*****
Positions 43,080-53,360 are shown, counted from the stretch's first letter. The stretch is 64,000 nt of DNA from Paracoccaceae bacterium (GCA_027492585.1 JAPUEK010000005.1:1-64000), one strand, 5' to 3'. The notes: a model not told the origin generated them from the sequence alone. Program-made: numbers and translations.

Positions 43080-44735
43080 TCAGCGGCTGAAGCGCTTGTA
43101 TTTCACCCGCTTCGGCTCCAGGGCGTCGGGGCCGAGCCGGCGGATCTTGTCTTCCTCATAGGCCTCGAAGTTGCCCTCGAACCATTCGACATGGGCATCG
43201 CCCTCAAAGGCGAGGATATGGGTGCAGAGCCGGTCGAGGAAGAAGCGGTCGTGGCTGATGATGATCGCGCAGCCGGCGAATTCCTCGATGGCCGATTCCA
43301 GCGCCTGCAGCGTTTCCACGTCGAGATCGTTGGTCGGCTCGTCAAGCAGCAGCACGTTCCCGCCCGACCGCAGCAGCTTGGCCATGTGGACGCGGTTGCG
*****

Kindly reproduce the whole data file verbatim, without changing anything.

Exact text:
Positions 43,080-53,360 are shown, counted from the stretch's first letter. The stretch is 64,000 nt of DNA from Paracoccaceae bacterium (GCA_027492585.1 JAPUEK010000005.1:1-64000), one strand, 5' to 3'. The notes: a model not told the origin generated them from the sequence alone. Program-made: numbers and translations.

Positions 43080-44735
43080 TCAGCGGCTGAAGCGCTTGTA
43101 TTTCACCCGCTTCGGCTCCAGGGCGTCGGGGCCGAGCCGGCGGATCTTGTCTTCCTCATAGGCCTCGAAGTTGCCCTCGAACCATTCGACATGGGCATCG
43201 CCCTCAAAGGCGAGGATATGGGTGCAGAGCCGGTCGAGGAAGAAGCGGTCGTGGCTGATGATGATCGCGCAGCCGGCGAATTCCTCGATGGCCGATTCCA
43301 GCGCCTGCAGCGTTTCCACGTCGAGATCGTTGGTCGGCTCGTCAAGCAGCAGCACGTTCCCGCCCGACCGCAGCAGCTTGGCCATGTGGACGCGGTTGCG